Have you ever, in all your born days, queued up outside of a retail store at 10am on a workday, standing patiently behind very large men with impressively sculpted beards, just for the opportunity to buy one, solitary, 25-ounce bottle of beer? Then drive it home, seat belt securing its contents, where it will be stored upright in a cold storage you refer to as ‘the cellar’ — which is just a re-purposed old refrigerator intended to preserve the stockpile of inventory from very similar outings?
That is probably not you. Not yet, anyway. This is the article that might change your mind.
Incidentally, this piece is also for those of us who have performed this ritual, because knowing that this culture exists outside of our own niche community makes it somehow less weird — despite the fact that “weird” is our city’s own byword. It should be known to outsiders of this microbrew collecting community that sometimes, the circumstances surrounding beer are more interesting than the beer itself.
The concept of the bottle shop — the beer nerd street vernacular referencing a dedicated beer retailer who promotes local and non-local craft beer — was not invented in Austin. That accolade likely goes somewhere else with a comparably ancient craft beer scene, like San Diego, or Seattle or Portland. This is a rather atypical phenomenon for a city like Austin, often referred to as a breaking ground of sorts for new and innovative ideas.
But as a city, Austin is still relatively in its craft brewing infancy, albeit, a community deftly in-tune with idealistic beliefs regarding the value of sustainable local artisanship and craft culture. While bottle shops aren’t as prevalent in Austin as they are in traditional US beer meccas, the small stores currently cutting the swath from the adjunct lager coolers in the supermarket to their own shelves provides for a safe gateway, even for the most resolute of Big 3 beer drinkers. It is important that craft beer remains approachable and accessible to a spectrum of beer drinkers — from casual to enthusiasts — as often times, rows of unfamiliar labels can be intimidating for anyone branching out of their comfort level. Bottle shops continue to make craft beer convenient and fun.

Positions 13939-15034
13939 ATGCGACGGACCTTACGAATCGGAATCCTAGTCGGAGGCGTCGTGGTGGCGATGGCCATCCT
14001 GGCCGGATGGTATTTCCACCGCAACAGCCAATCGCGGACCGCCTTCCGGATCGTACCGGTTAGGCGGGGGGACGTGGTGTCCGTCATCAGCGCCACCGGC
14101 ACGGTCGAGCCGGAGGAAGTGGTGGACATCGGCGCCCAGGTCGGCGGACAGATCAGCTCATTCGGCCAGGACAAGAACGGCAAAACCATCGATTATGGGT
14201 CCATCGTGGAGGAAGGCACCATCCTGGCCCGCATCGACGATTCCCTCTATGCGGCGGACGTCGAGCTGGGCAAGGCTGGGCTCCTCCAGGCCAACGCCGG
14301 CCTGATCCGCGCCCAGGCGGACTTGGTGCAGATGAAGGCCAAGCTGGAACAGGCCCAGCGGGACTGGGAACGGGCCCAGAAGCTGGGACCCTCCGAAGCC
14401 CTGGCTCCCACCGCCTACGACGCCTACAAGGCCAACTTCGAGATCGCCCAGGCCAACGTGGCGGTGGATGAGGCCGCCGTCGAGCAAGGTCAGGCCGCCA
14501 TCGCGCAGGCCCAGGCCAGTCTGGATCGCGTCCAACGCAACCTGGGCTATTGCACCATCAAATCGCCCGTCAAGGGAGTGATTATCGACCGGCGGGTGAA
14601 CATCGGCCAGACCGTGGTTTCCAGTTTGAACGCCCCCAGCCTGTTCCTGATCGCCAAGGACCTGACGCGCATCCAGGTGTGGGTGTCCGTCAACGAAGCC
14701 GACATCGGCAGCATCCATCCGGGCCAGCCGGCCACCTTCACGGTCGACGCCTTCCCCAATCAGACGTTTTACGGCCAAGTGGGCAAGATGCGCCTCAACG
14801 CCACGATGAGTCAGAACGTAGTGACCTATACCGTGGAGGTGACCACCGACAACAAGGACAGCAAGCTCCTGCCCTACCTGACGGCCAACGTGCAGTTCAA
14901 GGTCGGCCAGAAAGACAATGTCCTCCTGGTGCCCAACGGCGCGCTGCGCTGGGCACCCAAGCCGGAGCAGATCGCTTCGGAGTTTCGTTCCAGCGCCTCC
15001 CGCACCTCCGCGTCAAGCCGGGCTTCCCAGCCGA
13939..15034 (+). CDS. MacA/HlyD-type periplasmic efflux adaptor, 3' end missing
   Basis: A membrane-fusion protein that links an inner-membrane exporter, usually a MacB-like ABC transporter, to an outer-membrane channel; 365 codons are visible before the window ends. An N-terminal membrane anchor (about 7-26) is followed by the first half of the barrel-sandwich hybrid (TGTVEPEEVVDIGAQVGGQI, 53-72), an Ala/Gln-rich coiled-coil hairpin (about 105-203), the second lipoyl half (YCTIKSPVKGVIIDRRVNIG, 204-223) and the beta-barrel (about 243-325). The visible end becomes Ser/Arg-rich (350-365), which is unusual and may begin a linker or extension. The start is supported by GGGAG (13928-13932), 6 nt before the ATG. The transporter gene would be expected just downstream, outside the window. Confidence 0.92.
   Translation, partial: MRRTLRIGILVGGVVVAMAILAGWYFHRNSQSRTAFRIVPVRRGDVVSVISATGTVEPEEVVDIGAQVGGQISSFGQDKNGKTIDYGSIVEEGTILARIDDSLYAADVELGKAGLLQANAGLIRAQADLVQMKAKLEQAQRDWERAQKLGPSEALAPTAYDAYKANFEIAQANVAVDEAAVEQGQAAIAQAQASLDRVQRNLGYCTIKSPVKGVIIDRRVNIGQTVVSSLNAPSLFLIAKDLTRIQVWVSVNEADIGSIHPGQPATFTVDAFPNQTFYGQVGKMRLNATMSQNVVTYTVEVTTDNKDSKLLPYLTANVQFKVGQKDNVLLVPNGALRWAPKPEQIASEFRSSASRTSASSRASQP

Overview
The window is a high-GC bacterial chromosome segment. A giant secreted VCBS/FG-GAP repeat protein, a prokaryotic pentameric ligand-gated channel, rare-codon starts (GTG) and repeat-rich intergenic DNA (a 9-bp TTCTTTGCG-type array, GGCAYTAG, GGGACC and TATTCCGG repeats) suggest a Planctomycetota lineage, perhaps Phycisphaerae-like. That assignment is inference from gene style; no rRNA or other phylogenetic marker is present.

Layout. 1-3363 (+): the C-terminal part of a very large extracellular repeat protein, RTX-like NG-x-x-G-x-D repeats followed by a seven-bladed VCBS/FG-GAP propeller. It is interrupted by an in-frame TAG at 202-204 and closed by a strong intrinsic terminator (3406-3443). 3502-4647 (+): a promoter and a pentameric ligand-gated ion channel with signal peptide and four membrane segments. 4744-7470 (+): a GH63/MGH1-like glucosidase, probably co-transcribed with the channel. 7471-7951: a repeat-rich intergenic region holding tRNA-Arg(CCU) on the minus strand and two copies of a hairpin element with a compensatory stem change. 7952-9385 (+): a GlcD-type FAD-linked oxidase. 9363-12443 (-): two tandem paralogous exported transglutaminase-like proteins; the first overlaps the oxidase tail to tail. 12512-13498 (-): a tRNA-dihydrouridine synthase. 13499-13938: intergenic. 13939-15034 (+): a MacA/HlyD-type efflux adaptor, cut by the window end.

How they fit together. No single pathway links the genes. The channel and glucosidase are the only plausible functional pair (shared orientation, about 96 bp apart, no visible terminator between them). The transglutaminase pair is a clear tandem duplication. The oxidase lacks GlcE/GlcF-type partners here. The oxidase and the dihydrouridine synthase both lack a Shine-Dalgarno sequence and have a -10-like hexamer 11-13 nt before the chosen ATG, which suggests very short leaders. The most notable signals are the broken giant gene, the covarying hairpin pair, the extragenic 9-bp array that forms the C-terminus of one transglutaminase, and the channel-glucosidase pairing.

Because of Austin’s renown in presenting major international events, like Formula 1, South by Southwest, and Austin City Limits, visitors to the city have become a more familiar with locally brewed beers and Austin’s organic culture overall. What was once a thirsty, mid-size college town dedicated to a single-style dark lager, has matured into a catacombs of brewpubs, craft beer bars, and full-time production breweries, becoming the craft beer capitol of Texas.
And where Hotly Trending City meets Popular Indigenous Industry is at the intersection of these sprouting re-purposed relics of former gas stations, rebranded liquor stores, and progressive grocery chains; Austin’s home to transportable liquids from breweries near and far.